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Jordan - Canyoning & Climbing safety

Jordan - canyoning and climbing safety

August 2008 There were some incidents involving removal of fixed gear in canyons; this is not just annoying, it can be extremely dangerous. The same has happened on some cliffs equipped for sports climbing.

Here are some comments from our friend Wilfried Colonna, a French Mountain guide who has been active in Jordan since he visited Rum with us on our second trip in 1985, together with a few additional notes by us and some useful links to websites. We trust this information will be of use to those who are involved in developing Jordan’s canyons and climbs and who are doing their best to improve the safety of Jordan’s adventure tourism. Comments and feedback are welcome.

Anchors for abseils and climbs
First, you have to consider for which purpose you are placing a bolt or any fixed anchor. Is it for a belay or for abseiling? Or is it for fixed protection for a ‘running belay’ to hold the shock of an 80kg fall by a leading climber, which can create in excess of 1500kg force?

Question for abseil anchors: is there any shock on the anchor, or any little variation of weight whilst abseiling ?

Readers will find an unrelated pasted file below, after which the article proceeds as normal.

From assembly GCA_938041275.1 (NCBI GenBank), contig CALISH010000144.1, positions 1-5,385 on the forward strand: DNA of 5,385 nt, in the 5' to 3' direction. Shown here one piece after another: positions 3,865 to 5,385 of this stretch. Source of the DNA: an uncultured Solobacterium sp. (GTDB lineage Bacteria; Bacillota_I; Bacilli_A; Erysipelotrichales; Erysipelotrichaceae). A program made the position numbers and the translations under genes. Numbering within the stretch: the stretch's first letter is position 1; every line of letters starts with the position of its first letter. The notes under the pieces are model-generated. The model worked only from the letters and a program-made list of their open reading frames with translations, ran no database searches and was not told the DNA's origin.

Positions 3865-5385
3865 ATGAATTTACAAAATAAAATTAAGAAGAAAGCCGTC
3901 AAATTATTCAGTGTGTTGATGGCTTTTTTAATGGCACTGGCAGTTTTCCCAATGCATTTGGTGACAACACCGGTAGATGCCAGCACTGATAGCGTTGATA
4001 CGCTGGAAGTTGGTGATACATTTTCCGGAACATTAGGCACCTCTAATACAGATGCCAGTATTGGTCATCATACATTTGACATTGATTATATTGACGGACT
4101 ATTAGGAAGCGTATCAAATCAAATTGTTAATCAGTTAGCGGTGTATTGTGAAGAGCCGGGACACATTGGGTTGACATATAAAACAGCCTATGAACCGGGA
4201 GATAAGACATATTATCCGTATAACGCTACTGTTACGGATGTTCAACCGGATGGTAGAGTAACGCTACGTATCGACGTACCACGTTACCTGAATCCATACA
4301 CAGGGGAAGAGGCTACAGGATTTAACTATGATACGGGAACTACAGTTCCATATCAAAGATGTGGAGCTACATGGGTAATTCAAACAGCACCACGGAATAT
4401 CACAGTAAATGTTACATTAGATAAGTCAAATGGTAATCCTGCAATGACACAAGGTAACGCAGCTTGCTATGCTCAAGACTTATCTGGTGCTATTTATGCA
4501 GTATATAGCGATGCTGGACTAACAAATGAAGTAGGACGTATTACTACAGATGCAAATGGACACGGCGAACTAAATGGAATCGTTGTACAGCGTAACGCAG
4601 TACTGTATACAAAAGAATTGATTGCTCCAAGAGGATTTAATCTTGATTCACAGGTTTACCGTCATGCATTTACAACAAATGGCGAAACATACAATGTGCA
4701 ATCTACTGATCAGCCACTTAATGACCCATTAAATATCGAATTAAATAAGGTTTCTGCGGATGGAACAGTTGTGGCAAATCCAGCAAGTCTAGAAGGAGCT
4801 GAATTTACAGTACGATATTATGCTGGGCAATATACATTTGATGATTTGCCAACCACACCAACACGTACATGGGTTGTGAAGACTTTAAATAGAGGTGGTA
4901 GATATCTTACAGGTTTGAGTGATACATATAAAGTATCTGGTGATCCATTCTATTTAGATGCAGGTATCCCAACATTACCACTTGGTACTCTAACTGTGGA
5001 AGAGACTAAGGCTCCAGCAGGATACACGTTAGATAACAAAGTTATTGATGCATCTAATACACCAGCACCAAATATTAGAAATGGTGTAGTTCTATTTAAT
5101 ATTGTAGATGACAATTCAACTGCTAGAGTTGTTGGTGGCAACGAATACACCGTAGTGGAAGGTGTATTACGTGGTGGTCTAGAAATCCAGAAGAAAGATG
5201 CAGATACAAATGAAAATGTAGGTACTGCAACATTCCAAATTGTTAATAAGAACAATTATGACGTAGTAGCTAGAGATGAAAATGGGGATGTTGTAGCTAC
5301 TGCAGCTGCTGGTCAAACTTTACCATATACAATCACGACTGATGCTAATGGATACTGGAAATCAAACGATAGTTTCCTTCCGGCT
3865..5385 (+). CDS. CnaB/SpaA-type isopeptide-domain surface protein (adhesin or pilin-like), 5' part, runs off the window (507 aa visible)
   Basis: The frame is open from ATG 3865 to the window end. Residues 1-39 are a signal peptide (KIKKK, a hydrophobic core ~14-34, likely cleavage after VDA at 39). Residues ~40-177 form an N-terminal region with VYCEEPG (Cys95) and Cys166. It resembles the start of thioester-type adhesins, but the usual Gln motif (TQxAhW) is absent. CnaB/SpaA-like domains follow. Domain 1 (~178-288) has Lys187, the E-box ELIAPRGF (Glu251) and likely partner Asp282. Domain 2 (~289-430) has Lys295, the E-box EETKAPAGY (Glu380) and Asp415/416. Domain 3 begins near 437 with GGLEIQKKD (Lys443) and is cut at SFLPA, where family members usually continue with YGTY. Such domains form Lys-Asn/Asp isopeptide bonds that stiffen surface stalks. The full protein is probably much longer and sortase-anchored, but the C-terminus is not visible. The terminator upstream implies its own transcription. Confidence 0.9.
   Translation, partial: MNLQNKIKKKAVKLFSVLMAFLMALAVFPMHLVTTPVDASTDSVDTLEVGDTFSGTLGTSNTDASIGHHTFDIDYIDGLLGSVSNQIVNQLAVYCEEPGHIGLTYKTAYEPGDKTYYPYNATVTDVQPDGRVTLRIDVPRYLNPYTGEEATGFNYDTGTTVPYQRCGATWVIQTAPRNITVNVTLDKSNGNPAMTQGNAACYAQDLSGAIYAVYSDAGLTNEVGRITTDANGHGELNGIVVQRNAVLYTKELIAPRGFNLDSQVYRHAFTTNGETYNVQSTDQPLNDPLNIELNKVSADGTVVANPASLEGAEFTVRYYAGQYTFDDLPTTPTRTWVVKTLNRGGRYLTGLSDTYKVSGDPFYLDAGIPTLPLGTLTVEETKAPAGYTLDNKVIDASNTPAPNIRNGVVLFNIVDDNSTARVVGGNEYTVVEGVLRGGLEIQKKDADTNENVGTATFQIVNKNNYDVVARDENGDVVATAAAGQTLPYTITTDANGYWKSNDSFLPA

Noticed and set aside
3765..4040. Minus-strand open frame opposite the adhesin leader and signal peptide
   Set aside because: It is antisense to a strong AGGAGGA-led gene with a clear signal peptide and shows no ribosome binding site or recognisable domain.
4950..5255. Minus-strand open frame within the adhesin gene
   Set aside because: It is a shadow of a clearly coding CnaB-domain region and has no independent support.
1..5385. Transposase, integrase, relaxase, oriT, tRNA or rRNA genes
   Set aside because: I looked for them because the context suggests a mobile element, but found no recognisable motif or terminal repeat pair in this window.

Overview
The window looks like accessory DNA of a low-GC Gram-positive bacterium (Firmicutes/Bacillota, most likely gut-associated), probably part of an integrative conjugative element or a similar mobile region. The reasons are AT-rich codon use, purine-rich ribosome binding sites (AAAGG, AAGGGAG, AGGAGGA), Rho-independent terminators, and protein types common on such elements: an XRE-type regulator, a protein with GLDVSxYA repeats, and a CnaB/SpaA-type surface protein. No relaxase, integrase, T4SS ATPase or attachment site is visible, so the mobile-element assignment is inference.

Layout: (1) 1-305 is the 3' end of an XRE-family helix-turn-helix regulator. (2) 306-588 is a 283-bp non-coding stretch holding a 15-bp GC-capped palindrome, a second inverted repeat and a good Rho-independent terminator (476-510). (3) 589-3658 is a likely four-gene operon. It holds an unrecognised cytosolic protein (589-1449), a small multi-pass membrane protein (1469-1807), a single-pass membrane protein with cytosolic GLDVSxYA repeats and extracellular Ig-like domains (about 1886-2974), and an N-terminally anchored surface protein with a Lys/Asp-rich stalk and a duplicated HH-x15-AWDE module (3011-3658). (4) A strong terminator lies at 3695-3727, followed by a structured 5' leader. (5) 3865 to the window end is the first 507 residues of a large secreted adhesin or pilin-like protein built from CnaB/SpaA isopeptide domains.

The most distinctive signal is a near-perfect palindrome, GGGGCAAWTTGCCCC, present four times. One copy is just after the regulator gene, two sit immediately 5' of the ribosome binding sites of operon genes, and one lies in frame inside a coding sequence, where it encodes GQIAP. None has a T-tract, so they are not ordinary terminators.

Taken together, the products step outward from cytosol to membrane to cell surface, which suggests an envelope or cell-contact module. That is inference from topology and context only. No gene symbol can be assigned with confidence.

Answer: Yes, there are variations in the weight effected by abseiling, so potentially there is a constant “action” or “effect” on the anchor, which could be compared to “little shocks”, or “little waves of shock pressure”.
What happens to the anchor in soft sandstone such as in Rum or Kerak or Hasa canyon?
Answer: With any weight on the anchor there is a permanent “action” on this anchor, which provides a permanent “movement” of the anchor.

Soft rock or hard, and choice of anchor
If we start with sandstone in Jordan, much of it is very soft and not homogeneous. By drilling a hole you can pass through a hard section, then a soft one, then a hard-one again – all this in less than 10cm deep. In soft sandstone, any stress and movement of the anchor, however minimal disaggregates the grains of the sand slowly but gently! Eventually this will make the anchor looser and looser... therefore, in order to avoid any movement (by flexing or shock on the anchor) in the stone, we should only use a system in which any movement or “weight action” is totally avoided. The best system is made by glued-in sealed rings – expensive, but what price do you put on life! Examples are Petzl rings with Hilti glue, or Sikadur glue; I prefer Sikadur). For example see Petzl anchors.

Note, that in harder stone, such as hard sandstone (which is not made by grains at all), or even harder rock such as granite or basalt, the problem of the “weight” or “shock” action is minor, because the stone is not disaggregating on the same scale as soft sandstone. Expansion bolts can be used without any major problem – see classical Hilti bolts with Petzl hangers used by us in Karak limestone area (Kathraba), in Dana limestone area (Ba’ada), in Ajloun limestone (Wadi Kufranja and Wadi Mahmoud for example) and in Wadi Rum granite (below the main sandstone mass).